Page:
My favorite living historian, Victor Davis Hanson, hails the brilliance of Imam Feisal Abdul Rauf, the man behind the “Cordoba Initiative”, the group seeking to build the Ground Zero Mosque.
1. First the name of the group takes advantage of the historical illiteracy among the chattering class elites of our society:
Start with the notion of a “Cordoba Initiative.” In the elite modern Western mind, Cordoba has been transmogrified into a mythical Lala Land of interfaith tolerance. To invoke the city is to prove one’s ecumenical credentials. Just ask our president, who, in his June 2009 Cairo speech, fantastically claimed that the Muslim city taught us tolerance while Christians were launching the Inquisition (1478) — quite a feat two and a half centuries after most of the Muslims of Cordoba had fled, converted, or been cleansed during the city’s fall (1236) to the Christian forces of the Reconquista. But no matter, we got the president’s drift about who was supposedly tolerant and who was not.
In truth, apart from a brief cultural renaissance, Cordoba, during its five centuries of Islamic rule, was not especially tolerant of nonbelievers. And, like most medieval cities, it was plagued by coups, assassinations, and right-wing clerical intolerance; it was a place where books were both burned and written. But that is not the point of citing Cordoba. Surely Feisal Abdul Rauf knows all that and more: Cordoba is as much a mythical construct of a long-ago multicultural paradise so dear to elite liberals as it is a fantasy rallying cry to Islamists to reclaim the lost Al-Andalus.
So Cordoba is a two-birds-with-one-stone evocation: in the liberal West proof of one’s ecumenical bona fides; in the Middle East proof of one’s Islamist bona fides. It would be easy to find a city emblematic of interfaith outreach other than the Andalusian Cordoba — from Jerusalem to Ann Arbor — but then the irony would be lost.
2. Then we come to the Imam himself who specializes in presenting one face to credulous Western elites, and another face to the Arab world:
To his liberal defenders, he is a sort of respectable Deepak Chopra who at respectable places like Aspen mouths pop platitudes of interfaith tolerance — so much so that our own State Department has employed him, apparently for quite some time, for goodwill gallivanting abroad.
But to those in the Middle East, he is known equally well for doing what he can, as a Western liberal, to contextualize terrorism, bin Laden, and Islamic extremism within the tired Western postmodern tropes of cultural relativism: “The United States’ policies were an accessory to the crime that happened” on 9/11; “In fact, in the most direct sense, Osama bin Laden is made in the U.S.A.”; “The U.S. and the West must acknowledge the harm they have done to Muslims before terrorism can end”; “The issue of terrorism is a very complex question”; “The Islamic method of waging war is not to kill innocent civilians. But it was Christians in World War II who bombed civilians in Dresden and Hiroshima, neither of which were military targets” — blah, blah, blah, like all the thinkery that one hears in the faculty lounge.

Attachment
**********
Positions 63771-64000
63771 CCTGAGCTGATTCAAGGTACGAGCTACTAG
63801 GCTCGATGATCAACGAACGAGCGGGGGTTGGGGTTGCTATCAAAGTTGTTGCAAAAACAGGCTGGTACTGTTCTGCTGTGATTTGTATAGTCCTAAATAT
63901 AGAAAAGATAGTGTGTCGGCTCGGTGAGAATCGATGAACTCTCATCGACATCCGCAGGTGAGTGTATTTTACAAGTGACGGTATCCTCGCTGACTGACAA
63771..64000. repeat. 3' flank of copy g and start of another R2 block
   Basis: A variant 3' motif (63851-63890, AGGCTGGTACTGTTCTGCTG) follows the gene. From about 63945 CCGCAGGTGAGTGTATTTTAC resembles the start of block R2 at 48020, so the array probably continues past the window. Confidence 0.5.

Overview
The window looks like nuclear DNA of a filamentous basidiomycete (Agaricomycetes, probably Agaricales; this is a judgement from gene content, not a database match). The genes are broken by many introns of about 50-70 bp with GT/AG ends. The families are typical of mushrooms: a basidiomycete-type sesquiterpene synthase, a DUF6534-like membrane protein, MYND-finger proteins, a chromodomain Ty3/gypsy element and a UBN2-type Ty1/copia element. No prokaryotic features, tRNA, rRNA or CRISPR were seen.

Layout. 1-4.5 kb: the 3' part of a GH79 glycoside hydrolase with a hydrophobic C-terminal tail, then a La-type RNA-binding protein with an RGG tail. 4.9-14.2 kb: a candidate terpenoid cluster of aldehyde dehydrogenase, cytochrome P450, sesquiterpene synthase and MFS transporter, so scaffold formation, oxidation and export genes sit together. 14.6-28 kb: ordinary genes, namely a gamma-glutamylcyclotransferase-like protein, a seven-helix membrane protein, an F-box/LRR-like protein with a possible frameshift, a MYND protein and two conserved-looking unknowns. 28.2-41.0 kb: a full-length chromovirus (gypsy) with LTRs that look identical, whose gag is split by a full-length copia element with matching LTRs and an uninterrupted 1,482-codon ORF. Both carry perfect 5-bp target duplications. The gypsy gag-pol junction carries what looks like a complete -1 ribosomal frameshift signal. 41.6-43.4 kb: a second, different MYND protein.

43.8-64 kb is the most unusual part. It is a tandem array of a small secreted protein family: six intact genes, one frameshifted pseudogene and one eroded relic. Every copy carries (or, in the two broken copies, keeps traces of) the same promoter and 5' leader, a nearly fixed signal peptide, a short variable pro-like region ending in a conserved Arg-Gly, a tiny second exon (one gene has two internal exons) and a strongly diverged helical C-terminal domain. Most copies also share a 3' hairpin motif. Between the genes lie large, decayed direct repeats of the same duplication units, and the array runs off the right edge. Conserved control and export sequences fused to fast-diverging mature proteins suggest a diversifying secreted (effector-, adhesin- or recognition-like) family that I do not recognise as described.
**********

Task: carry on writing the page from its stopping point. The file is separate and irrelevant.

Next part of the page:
If the now mysteriously absent Mr. Rauf were not cynical, he simply could do the Oprah/Katie Couric circuit and convince the public that all of the above is taken out of context and that the implications are belied by his longstanding efforts at interfaith outreach. But then he tried that once, on 60 Minutes, with disastrous consequences; and, anyway, the irony of speaking obliquely to two audiences would surely be imperiled.
3. The third point raised by Mr. Hanson is where I really take my hat off to the Imam. A great con artist can sell anything to anyone. It takes a true master however to sell the same commodity to two groups simultaneously, each of which have directly contradictory beliefs as to the item:
He grasped at once the brilliant cynicism involved: Here at home well-meaning liberals would applaud the audacity of hope in positioning a mosque near the 9/11 site in order to “commemorate” the “tragedy,” as a token of tolerance where all could come together and thus avoid another misunderstanding of the sort that sent two airliners crashing into two skyscrapers.
Abroad, the message would, of course, be interpreted quite differently: To the radical Islamists, a mosque rising near Ground Zero well before a new World Trade Center is constructed is a message of Islamic triumphalism — in the long tradition of minarets on the conquered Santa Sophia in Istanbul, the eighth-century Al-Aqsa mosque in Jerusalem rising on the site of the destroyed Jewish Second Temple, and the great mosque at Cordoba retrofitted from the gutted Christian Church of St. Vincent.
Go here to read the rest at Hanson’s blog Private Papers. This whole farce has nothing to do with religious tolerance, multi-culturalism or any of the other bromides that defenders of this spit in the face to America reach for. It is simply a test run by a grifter of an Islamic cleric to see just how many Americans should have “Chump” permanently tattooed on their foreheads.